Boehner sets 1000-foot perimeter around House to gun … legislation
posted at 9:30 am on January 12, 2011 by Ed Morrissey
Don’t count the new leader of the House among supporters for Peter King’s new gun-restriction legislation. The Hill reports that John Boehner will oppose the bill, which creates a 1000-foot bubble around federal officeholders and judges in which gun possession would become a crime. However, House Majority Leader Eric Cantor is still reserving judgment (via Instapundit):
Speaker John Boehner (R-Ohio) is rejecting gun-control legislation offered by the chairman of the Homeland Security Committee in response to the weekend shootings of Rep. Gabrielle Giffords (D-Ariz.) and 19 others in Arizona. …
King’s legislation got the cold shoulder from Boehner and other Republicans after it was announced.
Boehner spokesman Michael Steel said the Speaker would not support King’s legislation.
The office of Rep. Eric Cantor (R-Va.) said the majority leader is reserving judgment until the King bill is finalized.
“Mr. Cantor believes it’s appropriate to adequately review and actually read legislation before forming an opinion about it,” Cantor spokesman Brad Dayspring stated in an e-mail.
Mike Lillis reports that even “ardent gun reformers” think this has no future, nor any other gun control legislation in this Congress. Why? They say it’s because the Republican majority and the gun lobby are too powerful. If that’s true, why didn’t Democrats try to push something through in 2009? They have dropped gun control not because of the “gun lobby” but because it’s tremendously unpopular with voters, a lesson they finally learned after Al Gore lost his home state in the 2000 presidential election.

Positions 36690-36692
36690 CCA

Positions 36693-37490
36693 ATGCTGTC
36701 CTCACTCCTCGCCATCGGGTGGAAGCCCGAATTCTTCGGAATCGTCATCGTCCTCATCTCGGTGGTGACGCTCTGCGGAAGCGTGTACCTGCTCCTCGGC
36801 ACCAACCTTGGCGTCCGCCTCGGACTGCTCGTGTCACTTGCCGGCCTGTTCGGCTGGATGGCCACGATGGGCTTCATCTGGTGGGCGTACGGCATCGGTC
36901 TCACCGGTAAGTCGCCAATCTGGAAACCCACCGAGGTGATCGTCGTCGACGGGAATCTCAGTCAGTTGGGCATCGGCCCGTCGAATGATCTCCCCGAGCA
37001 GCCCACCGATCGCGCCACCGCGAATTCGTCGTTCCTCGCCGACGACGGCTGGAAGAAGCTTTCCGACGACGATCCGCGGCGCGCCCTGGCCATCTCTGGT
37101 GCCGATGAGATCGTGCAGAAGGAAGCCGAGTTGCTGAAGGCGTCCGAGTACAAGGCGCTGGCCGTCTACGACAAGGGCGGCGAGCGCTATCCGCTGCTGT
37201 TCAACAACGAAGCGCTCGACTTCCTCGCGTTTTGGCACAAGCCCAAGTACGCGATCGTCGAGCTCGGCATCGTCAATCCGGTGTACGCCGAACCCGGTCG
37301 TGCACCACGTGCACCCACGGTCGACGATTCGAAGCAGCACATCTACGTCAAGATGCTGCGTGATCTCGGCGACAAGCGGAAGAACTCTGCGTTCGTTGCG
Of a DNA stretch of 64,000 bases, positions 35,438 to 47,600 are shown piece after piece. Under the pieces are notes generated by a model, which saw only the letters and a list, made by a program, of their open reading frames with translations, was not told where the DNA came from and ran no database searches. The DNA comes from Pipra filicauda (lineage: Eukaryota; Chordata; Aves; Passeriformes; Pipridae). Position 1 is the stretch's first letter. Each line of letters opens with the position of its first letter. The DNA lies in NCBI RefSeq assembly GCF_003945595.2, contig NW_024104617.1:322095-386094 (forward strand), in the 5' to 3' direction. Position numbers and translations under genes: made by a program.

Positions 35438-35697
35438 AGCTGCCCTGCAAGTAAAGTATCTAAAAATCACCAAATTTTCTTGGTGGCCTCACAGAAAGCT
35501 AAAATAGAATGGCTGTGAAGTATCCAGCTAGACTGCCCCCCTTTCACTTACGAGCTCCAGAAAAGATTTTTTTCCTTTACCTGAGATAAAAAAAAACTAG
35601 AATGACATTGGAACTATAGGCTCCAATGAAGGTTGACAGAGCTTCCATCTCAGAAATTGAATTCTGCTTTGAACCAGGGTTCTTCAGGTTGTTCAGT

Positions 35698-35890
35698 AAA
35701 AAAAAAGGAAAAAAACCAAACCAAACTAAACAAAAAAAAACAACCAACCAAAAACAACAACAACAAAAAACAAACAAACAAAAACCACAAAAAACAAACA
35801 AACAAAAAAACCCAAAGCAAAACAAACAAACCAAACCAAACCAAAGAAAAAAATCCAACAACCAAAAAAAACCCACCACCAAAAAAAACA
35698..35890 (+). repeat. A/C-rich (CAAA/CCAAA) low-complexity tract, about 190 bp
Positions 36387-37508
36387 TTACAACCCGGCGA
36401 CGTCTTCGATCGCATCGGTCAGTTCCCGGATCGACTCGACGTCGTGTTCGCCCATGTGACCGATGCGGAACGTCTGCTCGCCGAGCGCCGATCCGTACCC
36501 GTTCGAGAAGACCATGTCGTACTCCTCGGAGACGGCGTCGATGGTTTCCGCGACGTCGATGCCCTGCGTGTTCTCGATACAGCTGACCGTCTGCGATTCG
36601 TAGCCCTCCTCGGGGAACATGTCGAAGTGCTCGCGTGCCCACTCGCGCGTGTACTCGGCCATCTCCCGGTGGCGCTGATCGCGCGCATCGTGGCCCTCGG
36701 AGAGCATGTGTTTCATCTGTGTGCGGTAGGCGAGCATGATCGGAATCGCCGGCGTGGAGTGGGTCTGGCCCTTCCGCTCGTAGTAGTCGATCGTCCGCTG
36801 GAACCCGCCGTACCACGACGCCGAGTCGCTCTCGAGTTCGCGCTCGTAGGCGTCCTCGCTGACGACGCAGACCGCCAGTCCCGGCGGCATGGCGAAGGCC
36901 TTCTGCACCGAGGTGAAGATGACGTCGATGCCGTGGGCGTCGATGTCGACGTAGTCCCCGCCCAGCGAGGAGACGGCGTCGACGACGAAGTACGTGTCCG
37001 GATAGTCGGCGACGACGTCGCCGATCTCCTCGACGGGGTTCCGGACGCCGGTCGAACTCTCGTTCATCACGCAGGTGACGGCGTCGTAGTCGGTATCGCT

In this case, it’s easy to see why. King’s bill, promoted in response to the Tucson shootings, wouldn’t have prevented them at all, which even King acknowledges. He says that the law might prompt police to check out people at rallies with suspicious bulges in their pockets, which I suspect they’d be inclined to do anyway at political events, assuming they’re present. The lack of security at the Tucson event is a bigger issue, but even with a significant security presence, a determined attacker could reach his target before anyone knew he had a gun at a venue like a supermarket or other public-space event. The only effect that King’s bill will have will be to criminalize the law-abiding who pose no threat while providing a false sense of security for the public officials it attempts to protect.
That’s true of most gun restrictions, which is why they’re so unpopular when put into practice.